The reason this helps us, and why we're thanking you today for coming, is it makes us, as politicians and parliamentarians, recognize that we can talk about what we're doing here, we can talk about every aspect of the legislation in an impersonal way, but when we see you and we hear your stories...we all want this legislation to pass because we know that we won't see any more people going forward—any more women—who have the same problems that you do. It's women and children, because not only did you suffer for many years because of this problem with the law as it is—or because it doesn't exist—but your children suffered as well. That's very apparent.
    Just in the last hour, the Congress of Aboriginal Peoples' vice-chief told us that they look at this as an equality issue. They don't believe that making this equal for women on reserves and giving them this right in any way takes away other rights from indigenous people as a whole.
    I want to ask you if, based on whatever knowledge you have of this bill, you want to see it pass in Canada's House of Commons because you think it will help other women in the future not have to go through what you went through.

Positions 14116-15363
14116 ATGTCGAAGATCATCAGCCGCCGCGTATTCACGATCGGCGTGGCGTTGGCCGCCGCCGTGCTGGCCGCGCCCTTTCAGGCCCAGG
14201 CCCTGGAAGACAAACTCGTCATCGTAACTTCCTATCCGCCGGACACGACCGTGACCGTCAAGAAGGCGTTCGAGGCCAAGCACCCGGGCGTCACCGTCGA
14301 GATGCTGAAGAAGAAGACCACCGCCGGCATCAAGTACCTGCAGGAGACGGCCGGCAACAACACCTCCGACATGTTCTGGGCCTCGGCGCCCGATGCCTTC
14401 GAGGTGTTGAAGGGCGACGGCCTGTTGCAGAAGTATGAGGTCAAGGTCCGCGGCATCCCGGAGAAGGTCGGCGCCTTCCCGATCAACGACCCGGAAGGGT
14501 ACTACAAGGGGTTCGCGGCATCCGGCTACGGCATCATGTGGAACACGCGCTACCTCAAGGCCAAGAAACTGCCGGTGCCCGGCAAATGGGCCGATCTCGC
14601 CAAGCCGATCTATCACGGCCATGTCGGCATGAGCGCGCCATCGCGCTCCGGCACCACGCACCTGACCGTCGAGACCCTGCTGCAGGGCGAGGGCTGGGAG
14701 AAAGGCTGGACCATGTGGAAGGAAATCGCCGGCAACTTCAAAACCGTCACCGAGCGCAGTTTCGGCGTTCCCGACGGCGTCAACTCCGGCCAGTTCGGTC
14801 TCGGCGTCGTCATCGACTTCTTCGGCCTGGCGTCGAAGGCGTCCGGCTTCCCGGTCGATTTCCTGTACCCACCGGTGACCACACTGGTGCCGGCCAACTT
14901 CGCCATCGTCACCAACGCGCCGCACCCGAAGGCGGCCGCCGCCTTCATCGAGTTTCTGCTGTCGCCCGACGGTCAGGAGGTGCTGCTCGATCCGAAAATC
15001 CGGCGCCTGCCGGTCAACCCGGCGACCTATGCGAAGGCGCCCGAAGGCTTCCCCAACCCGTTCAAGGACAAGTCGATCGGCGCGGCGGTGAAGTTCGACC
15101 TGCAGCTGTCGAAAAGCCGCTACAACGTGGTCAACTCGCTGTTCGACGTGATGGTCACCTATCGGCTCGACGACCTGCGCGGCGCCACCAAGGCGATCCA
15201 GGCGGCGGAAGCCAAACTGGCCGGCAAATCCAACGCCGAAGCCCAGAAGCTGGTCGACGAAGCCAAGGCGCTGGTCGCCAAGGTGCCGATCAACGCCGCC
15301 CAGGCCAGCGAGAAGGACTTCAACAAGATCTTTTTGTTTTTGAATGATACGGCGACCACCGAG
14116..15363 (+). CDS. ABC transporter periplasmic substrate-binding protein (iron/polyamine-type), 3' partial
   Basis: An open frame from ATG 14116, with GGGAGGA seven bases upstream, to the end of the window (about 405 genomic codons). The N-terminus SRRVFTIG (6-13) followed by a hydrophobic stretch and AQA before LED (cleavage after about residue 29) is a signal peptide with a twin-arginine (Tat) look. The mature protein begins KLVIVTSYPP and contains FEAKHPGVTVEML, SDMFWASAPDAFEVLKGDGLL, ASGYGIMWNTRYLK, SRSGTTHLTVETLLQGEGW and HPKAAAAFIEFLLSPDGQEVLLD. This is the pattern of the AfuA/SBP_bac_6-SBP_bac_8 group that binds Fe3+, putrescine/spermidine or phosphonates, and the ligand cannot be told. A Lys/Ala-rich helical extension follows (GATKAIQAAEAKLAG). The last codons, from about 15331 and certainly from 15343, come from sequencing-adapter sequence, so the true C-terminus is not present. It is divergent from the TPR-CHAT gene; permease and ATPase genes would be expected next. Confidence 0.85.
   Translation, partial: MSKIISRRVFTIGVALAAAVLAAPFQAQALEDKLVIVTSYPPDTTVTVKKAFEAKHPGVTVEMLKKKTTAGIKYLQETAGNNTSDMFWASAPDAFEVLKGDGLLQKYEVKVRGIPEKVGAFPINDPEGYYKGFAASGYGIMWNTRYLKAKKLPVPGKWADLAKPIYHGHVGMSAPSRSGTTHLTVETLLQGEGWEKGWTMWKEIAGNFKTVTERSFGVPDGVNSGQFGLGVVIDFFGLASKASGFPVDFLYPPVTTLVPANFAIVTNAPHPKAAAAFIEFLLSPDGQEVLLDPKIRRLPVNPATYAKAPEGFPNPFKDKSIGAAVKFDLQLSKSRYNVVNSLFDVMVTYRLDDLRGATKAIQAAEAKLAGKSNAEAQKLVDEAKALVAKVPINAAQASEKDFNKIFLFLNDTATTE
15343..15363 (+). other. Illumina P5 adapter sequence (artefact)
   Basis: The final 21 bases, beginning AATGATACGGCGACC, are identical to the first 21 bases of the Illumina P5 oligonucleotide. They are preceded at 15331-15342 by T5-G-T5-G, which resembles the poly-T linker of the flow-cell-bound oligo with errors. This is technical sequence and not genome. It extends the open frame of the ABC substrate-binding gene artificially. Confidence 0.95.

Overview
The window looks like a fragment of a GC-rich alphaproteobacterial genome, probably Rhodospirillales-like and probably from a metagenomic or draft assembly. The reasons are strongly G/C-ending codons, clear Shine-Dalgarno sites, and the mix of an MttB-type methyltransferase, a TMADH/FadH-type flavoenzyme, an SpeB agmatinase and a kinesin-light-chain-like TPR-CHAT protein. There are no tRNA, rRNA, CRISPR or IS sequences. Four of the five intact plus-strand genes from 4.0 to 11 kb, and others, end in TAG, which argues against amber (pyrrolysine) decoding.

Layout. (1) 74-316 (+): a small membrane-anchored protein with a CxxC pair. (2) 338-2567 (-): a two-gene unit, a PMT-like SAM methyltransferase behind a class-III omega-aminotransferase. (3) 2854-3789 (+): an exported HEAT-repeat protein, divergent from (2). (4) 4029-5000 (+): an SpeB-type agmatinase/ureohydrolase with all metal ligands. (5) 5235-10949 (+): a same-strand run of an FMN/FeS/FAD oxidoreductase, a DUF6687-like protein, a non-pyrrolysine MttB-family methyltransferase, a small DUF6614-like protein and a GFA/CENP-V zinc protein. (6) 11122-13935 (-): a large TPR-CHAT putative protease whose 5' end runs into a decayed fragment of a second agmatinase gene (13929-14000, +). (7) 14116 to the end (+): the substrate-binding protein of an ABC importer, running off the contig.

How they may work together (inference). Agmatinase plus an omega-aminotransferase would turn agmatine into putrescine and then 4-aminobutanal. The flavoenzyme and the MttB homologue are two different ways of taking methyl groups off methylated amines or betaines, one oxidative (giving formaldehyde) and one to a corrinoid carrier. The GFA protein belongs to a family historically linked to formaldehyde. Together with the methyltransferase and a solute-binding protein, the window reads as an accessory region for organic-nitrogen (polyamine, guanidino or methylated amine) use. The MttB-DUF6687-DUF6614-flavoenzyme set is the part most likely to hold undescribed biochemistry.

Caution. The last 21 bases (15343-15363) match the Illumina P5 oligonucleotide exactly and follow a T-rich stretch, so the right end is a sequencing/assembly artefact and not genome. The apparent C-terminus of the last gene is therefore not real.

Absolutely, I'd like to see this bill pass.
    I'd also like to see more advocacy for what's needed for the first nations leadership in all communities. I know they're doing the best they can, and perhaps there are ways that communities can also help the men in the community with shifting attitudes, thoughts, and societal beliefs.
    We all need support to become who we're really supposed to be, so that we can serve our communities and our society better.
    Well said.
    To add to your point, I believe that if men and women had equal rights, it would help.
    Your ex-husband seemed, from what you told us, to know from the very beginning that you would never have access to that home if anything happened to the two of you and to your relationship.
    Would you say that perhaps throughout the marriage he acted accordingly?